Sat 02: Tyne Valley Big Band @ Greenside Community Centre, Ryton. 7:30pm.
Sat 02: Patrick Cromb @ Prohibition Bar, Newcastle. 8:00pm.

Monday, October 08, 2018

Newcastle Festival of Jazz and Improvised Music @ The Black Swan Bar & Venue: Something Smashing - an Evening of Improvised Music and Dance. Oct. 4

Graeme Wilson (reeds); Mike Parr-Burman (guitar); Ana Almeida (voice, shoes); Christian Alderson (drums, percussion); Russell Wimbush (double bass); Alma Lindenhovius, Holly Irving, Tess Letham, Emma Snellgrove, Skye Reynolds, Adam Russell (dancers).  
(Review by Steve T/photos to follow)   
Dance is not really my thing (as anybody who has seen me will attest) but I'm always interested in anything cultural, particularly in seeing how people respond. 
A rough headcount at the start revealed almost thirty willing souls, but I think it may have grown during the course of three separate performances. Our preference was to split it up with a bite in the middle, so we only got the first and last; often a good idea I've found at things you're not entirely sure about. Once over I would stringently sit through long, boring drum solos and solo piano pieces before realising a short sojourn to the bar could make the whole evening far more enjoyable.

With an accordion player sat on the stage, an unmanned drum kit just off it and reeds maestro Graeme Wilson in the audience, we weren't sure what to expect. A lady with a mic and shoes, on stage ad-libbing, some heavy breathing. Another, barefoot, walking around the stage, spinning around, walking backwards. Another, more animated, also barefoot with a fourth off stage, as the first left. Then a fifth, all barefoot.   
The cast were in among the seats interacting with the audience; one like a zombie in a modern day zombie film; another like Truly Scrumptious on a music box that's wound by a key, sometimes like the expressionless, graceless cast of Humans and some that could have been inspired by the drunken, stoned antics in Ab Fab.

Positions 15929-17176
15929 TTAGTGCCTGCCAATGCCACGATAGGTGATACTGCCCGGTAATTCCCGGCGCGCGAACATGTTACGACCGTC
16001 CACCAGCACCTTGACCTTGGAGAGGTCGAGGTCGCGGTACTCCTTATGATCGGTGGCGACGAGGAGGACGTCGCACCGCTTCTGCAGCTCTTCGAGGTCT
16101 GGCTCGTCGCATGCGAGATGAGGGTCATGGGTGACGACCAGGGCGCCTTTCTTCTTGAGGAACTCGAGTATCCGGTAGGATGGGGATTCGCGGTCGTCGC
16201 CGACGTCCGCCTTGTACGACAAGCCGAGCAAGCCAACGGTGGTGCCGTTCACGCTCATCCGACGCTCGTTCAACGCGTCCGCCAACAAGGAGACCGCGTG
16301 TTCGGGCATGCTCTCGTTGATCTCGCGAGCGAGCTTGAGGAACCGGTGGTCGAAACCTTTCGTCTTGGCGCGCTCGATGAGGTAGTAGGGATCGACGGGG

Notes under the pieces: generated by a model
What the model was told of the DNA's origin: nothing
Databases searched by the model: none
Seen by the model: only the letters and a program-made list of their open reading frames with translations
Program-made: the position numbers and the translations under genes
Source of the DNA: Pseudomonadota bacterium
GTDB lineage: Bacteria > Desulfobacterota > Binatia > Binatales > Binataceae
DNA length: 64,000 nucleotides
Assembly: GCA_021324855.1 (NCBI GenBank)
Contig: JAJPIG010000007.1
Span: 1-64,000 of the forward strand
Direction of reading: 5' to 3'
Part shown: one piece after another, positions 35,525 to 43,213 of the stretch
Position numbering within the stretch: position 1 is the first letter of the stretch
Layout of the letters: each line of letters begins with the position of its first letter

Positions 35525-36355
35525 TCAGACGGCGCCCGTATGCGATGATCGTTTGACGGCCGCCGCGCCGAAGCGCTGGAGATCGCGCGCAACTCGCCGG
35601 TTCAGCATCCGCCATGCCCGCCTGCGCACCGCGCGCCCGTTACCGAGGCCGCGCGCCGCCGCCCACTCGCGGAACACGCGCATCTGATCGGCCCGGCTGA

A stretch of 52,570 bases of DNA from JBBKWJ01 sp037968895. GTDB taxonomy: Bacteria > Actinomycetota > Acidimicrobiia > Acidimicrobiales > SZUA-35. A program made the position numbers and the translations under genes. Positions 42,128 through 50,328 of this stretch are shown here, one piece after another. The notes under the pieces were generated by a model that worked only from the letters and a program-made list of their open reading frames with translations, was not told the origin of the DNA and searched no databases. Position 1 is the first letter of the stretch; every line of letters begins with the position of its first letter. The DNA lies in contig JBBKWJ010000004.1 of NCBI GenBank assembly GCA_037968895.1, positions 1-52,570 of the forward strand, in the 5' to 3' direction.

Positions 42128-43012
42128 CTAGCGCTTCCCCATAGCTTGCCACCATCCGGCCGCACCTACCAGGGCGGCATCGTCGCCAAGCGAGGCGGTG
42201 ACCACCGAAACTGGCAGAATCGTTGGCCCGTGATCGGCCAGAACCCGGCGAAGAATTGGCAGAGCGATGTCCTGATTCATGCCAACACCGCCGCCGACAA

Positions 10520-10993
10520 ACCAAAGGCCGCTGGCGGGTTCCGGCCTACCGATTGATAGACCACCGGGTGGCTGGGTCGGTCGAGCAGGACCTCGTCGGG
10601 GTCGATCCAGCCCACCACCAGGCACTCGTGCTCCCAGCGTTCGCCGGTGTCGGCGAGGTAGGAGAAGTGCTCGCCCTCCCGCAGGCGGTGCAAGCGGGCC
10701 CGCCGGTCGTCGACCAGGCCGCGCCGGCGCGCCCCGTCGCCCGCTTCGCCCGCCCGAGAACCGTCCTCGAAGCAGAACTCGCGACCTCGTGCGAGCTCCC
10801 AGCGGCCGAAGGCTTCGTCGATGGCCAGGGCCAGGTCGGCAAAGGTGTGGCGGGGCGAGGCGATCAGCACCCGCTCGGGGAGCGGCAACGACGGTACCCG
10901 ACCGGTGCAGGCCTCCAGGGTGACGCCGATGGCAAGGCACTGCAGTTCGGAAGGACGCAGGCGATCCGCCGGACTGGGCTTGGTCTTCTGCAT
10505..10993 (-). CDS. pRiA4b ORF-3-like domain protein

Turned out the first lady, the one with shoes, was a really good singer, including some pretty impressive conical style Indian singing Graeme may have got from Zakir Hussain, who he saw in the summer. Some French singing, with sea-faring accordion. 

Some humour, others in the audience were getting more than me, and others taking it a little more seriously than I felt it warranted; but what do I know?!
For the first part we were sat at the front but by part two we found ourselves at the back with a more panoramic view of the entire performance including audience interaction - very important in modern theatre.
By now we had a drummer/percussionist; a guitarist, though not doing anything so straightforward as strumming or picking the strings; and Graeme - Roland Kirk-like - walking around with a pair of horns at his mouth, before settling on bass clarinet.

Most significantly, there was now at least one male dancer as well, which slightly altered any underlying sexual connotations in what was generally mildly erotic, though sexual tension was only hinted at and remained fluid throughout the two performances we caught. At one point, during a tenor/violin duet, bodies were writhing and contorting between the two flirting instruments.
The finale inevitably had all musicians and dancers in action centre stage, Graeme (now on tenor I believe) suitably honking away interminably. Earlier he'd claim that all the music and dance was entirely improvised, reopening the eternal discussion in jazz about whether it's pure improvisation when players inevitably draw from their stock of traits, riffs, motifs and catchphrases, and it must be the same for dancers.
All in all, we had a really nice evening; a nice change, even if we wouldn't choose to do it regularly.  
Steve T.

No comments :

Blog Archive